Our Lady of Martyrs Shrine has historic tale of life and death
(Part five of a five part series on the New York State Eucharistic Congress)
Our Lady of Martyrs Shrine in Auriesville, also known as the National Shrine of the North American Martyrs, memorializes the sacrifice of three Jesuit missionaries killed by Mohawk Indians in the 17th century. It is also the birthplace of the first Native American saint. Located three and a half hours east of Buffalo in the Diocese of Albany, the shrine recently hosted the New York State Eucharistic Congress.
The Mohawks were one of five (later six) tribes that made up the Iroquois Confederacy that stretched from the Mohawk Valley to the Seneca villages near present day Buffalo. This fierce alliance was formed to maintain peace among them, to defend against invading Europeans, and to war upon enemy tribes, particularly those in Canada.
Although the goal of the Jesuits was to save souls, they became an integral part of the geo-political-religious turbulence of the time.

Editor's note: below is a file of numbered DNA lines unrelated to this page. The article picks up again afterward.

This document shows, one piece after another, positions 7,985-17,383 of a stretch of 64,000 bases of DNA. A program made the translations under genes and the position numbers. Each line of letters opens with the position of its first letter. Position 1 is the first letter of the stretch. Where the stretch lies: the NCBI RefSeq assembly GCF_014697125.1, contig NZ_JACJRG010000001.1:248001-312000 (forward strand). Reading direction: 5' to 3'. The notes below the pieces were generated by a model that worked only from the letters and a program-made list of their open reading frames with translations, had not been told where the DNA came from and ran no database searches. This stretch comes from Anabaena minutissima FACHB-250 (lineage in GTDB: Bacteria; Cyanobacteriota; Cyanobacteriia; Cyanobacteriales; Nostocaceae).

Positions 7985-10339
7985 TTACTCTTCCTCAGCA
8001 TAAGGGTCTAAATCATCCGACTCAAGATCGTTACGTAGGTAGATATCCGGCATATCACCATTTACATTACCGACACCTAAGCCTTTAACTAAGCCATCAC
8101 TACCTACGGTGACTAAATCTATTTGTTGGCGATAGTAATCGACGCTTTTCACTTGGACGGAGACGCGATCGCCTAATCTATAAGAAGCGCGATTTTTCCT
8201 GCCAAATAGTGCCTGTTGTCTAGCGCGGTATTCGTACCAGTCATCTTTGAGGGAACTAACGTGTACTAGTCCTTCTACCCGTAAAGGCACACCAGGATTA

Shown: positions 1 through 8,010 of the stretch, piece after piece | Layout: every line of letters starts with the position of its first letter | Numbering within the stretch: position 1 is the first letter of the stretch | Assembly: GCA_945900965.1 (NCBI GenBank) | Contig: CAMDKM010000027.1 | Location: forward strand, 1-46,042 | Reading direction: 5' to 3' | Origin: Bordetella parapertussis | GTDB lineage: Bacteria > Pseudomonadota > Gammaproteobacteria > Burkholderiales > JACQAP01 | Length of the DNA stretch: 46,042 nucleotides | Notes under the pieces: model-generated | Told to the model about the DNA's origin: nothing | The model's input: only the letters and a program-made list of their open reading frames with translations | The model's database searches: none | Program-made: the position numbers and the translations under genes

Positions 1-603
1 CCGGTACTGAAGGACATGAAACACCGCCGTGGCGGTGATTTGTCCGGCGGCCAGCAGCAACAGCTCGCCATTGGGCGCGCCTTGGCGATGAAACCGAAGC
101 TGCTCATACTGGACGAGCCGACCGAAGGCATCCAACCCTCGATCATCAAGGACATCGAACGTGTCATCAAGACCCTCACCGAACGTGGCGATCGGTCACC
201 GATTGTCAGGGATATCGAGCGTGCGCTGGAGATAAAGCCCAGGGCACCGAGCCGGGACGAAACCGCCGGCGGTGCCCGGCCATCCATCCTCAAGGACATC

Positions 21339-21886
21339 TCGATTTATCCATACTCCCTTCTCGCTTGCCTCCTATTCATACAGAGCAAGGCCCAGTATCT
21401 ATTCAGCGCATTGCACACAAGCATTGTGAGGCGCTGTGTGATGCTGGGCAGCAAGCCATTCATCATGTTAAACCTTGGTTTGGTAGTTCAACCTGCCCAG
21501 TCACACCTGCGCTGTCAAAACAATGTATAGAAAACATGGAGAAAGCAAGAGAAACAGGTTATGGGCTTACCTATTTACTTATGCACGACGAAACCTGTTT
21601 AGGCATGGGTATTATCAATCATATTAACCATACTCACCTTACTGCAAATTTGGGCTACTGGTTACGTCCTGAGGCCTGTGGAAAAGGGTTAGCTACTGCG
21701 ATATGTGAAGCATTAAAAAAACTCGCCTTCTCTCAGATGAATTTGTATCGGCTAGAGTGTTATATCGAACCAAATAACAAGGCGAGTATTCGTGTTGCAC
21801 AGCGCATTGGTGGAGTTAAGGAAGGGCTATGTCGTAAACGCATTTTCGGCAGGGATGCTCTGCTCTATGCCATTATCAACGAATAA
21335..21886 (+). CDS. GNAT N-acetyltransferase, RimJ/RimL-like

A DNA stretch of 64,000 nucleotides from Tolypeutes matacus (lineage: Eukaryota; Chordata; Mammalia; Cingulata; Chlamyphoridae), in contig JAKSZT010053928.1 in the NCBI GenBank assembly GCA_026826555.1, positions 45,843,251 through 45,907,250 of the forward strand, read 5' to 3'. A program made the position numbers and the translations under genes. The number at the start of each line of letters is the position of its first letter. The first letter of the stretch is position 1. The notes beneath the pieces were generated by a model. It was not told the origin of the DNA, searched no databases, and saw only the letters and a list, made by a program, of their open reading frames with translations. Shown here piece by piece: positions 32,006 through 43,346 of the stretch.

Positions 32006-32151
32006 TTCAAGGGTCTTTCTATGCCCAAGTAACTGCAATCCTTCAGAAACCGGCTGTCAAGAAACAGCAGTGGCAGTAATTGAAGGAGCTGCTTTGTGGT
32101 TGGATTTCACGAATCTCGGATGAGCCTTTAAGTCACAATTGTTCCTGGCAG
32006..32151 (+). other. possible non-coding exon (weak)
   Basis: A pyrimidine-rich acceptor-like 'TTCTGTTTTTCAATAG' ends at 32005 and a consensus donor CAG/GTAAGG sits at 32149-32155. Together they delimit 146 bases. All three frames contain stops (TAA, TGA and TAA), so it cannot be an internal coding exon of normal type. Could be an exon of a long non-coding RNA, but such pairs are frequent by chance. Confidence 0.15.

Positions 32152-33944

While traveling by canoe between the missions in Canada, Father Isaac Jogues, René Goupil and Guillaume Coûture were captured in August 1642 in an Iroquois raid on the St. Lawrence River. They were brought to Auriesville, then called Osserenon, where they survived gruesome torture and enslavement.
Just weeks after being captured, Goupil was killed near the village gates by a tomahawk blow. His blessing of a Mohawk child with the sign of the cross had been interpreted as something evil.
Father Jogues buried his friend in an unmarked grave in the ravine. Walking down the wooded pathway to the clearing, visitors can read in Father Jogues’ own words a description of the murder and burial. The ravine is considered a reliquary since it contains the relics of the martyr.
Father Jogues remained a slave and endured hard labor, starvation and exposure especially during the winter hunts where he served as the “beast of burden” to his captors. Among them, however, was a kindly Mohawk woman who protected him at times from the blows of her tribesmen and begged for his life on more than one occasion.